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JL-P. Vinay and J.

Darbelnet
Vinay and Darbelnet's book (1958) is a detailed and comprehensive contrastive an
alysis of English and French. The authors treat translation as an exact discipli
ne, and seek to minimize the purely intuitive, subjective, artistic clement. The
y are interested in the way different cultures think differently, along the line
s of the tapir-Wharf hypothesis. Their analysis of the translation process actua
lly aims to "follow the mind", as it were, from one language to another.
The basic units of their analysis are unites de pensee 'thought units', which co
rrespond to the smallest part of an utterance that can be translated intact. The
y may be realized as morphemes, words, phrases, collocations, or even whole idio
ms.
The major theoretical contribution of the book is the influential classification
of translation procedures, given below. The present translation into English kee
ps to their technical terms, except that their use of equivalence (for procedure
no. 6) has been rejected in favour of a more explanatory and less ambiguous ter
m: equivalence now has quite a different sense in translation theory (sec chap-tc
r 10 belays). It should also be noted that their use of the term 'literal transl
ation (procedure 3) is at variance with the usage of many other scholars: Vinay
and Darbelnet mean approximately 'literal and also grammatical, not 'literal in
the sense of word-for-word and thus'(usually) ungrammatical'.
The section in square brackets under Modulation contains examples of types discu
ssed elsewhere in the book. All the procedures are further discussed at length i
n the book, in terms of lexis, grammar and discourse content. The procedure of t
ransposition may be compared to Catford's class shift - sec chapter 8, below.
The general translation approach advocated by Vinay and Darbelnet leads them to
conclude that the traditional controversy between "literal" and "free" translati
on is a red herring. 'The choice is not between literal and free translation, bu
t between exact and inexact translation" (1958:267).

1. Let us start with the general statement that there are two basic translation
methods: direct or literal translation, and indirect or oblique translation.
It ma happen that a source language message can be transferred perfectly into a t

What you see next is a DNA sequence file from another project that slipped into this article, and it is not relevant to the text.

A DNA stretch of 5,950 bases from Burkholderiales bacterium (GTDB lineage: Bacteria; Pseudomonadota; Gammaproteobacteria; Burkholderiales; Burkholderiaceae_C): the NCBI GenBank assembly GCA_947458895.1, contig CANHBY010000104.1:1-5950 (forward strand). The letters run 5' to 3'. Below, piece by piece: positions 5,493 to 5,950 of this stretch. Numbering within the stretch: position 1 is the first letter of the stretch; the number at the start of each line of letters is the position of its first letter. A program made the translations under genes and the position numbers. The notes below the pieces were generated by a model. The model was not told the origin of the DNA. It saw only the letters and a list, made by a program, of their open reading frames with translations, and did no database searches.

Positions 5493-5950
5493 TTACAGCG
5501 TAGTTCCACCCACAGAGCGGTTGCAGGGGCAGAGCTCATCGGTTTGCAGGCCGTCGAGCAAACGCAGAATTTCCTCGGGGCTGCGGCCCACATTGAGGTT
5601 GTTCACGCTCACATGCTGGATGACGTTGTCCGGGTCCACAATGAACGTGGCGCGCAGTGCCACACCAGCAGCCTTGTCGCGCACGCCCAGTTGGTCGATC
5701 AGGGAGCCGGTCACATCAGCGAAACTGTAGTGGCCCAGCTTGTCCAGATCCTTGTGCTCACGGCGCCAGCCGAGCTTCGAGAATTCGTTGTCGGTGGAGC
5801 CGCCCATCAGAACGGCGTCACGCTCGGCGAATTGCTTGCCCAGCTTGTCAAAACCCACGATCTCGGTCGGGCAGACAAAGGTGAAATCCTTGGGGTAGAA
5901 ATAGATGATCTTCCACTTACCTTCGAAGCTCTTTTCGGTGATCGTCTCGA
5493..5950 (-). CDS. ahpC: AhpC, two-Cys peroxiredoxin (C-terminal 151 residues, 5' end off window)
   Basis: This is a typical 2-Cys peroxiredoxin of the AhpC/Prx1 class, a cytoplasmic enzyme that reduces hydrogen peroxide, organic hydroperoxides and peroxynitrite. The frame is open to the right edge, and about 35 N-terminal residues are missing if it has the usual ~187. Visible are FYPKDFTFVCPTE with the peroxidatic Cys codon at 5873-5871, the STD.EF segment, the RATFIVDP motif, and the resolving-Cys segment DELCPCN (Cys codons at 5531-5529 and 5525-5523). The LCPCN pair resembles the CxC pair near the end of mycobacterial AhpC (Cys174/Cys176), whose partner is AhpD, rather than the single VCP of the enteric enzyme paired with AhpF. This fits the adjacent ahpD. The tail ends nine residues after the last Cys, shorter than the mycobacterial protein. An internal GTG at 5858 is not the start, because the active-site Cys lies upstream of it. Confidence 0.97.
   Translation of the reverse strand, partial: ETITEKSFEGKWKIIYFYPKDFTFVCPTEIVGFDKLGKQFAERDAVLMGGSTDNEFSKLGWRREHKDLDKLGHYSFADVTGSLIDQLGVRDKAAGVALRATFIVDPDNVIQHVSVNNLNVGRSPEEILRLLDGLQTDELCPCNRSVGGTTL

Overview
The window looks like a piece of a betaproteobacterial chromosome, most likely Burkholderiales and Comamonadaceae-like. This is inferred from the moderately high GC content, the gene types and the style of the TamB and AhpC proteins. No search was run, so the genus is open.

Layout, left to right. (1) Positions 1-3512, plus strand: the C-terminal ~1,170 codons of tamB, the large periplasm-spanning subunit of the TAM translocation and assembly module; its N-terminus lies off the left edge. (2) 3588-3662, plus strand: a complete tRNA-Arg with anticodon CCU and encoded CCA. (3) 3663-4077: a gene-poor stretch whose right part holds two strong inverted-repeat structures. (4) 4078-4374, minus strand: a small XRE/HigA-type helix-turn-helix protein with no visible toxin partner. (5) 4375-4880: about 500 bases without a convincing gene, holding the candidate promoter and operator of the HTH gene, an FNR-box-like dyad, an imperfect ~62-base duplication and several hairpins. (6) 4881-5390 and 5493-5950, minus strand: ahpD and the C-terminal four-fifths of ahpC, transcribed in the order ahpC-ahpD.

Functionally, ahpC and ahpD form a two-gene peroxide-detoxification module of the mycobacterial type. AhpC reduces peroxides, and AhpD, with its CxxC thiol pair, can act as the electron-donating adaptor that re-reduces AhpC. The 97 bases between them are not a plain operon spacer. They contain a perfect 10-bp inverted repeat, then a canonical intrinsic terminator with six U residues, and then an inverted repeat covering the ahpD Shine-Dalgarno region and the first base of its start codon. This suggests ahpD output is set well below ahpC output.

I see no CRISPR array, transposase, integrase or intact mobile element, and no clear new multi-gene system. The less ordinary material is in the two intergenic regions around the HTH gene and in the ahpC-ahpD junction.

arget language message, because it is based on parallel categories (structural p
arallelism) or on parallel concepts (metalinguistic parallelism). But the transl
ator may also be aware of gaps or 'lacunae" in the TL which have to be filled by
some equivalent means, so that the global impression is the same for the two me
ssages. And there are also cases where, because of structural or metalinguistic
differences, certain stylistic effects cannot be transferred to the TL without r
adical semantic or lexical changes. It is clear that in such cases the translato
r must have recourse to more roundabout procedures which may appear surprising a
t first sight but which nevertheless allow a rigorous analysis of equivalence: t
hese are oblique translation procedures. The first three procedures outlined bel
ow are direct, and the others arc oblique.
2.
Procedure (1): borrowing
In the case of a lacuna (gap), usually a metalinguistic one (e.g. a new techniqu
e, an .unknown concept), borrowing is the simplest translation procedure of all.
Indeed, it would scarcely be a procedure of any relevance here if the translato
r did not occasionally need to make use of it in order to create some particular
stylistic effect. For instance, to introduce an element of local colour foreign
terms are often retained, such as vcrst from Russia, sauna from Finland, tequil
a and tortilla from Mexico, etc. An English phrase such as "the coroner spoke" m
ight be best translated into French, for instance, by retaining the English term
coroner rather than by searchingfor sofne more 4>rnless felicitous equivalent t
itle in the French legal system.
There are many old loanwords which have become so much part of the lexis of the
borrowing language that they no longer appear as loans; examples from English to

French are alcool from alcohol, rcdingotc from ^riding-coat, paquebot from pack
et-boat. Of more interest to the translator are the new loans, even personal loa
ns. It is worth noting that loans often actually enter a language via translatio
n as happens with semantic loans or false friends, against which one has to be o
n one's guard.
Elements of local colour evoked by means of borrowings have an effect on the sty
le, and consequently also on the message itself.
3.
Procedure (2): calque
A caique is a loan translation of a particular kind: a complete syntagma (syntac
tic unit) is borrowed, but its individual elements are translated literally. The
result may be a calque of expression (loan translation), which preserves the sy
ntactic structure of the SL while introducing a new mode of expression (cf. Fren
ch Compliments de la saison from Compliments of the season |on a Christmas card)
, or it may be a structural calque, which introduces a new construction into the
TL (such as science-fiction, used as such in French).
As with borrowings, there are many old calques which have become fixed in the la
nguage; these too may undergo a semantic change which makes them false friends.
The translator will be more interested in new calques which seek to fill a lacun
a without recourse to an actual borrowing (such as French economiqucment faible
'economically weak', originally from German; French rhommc dans la rue, straight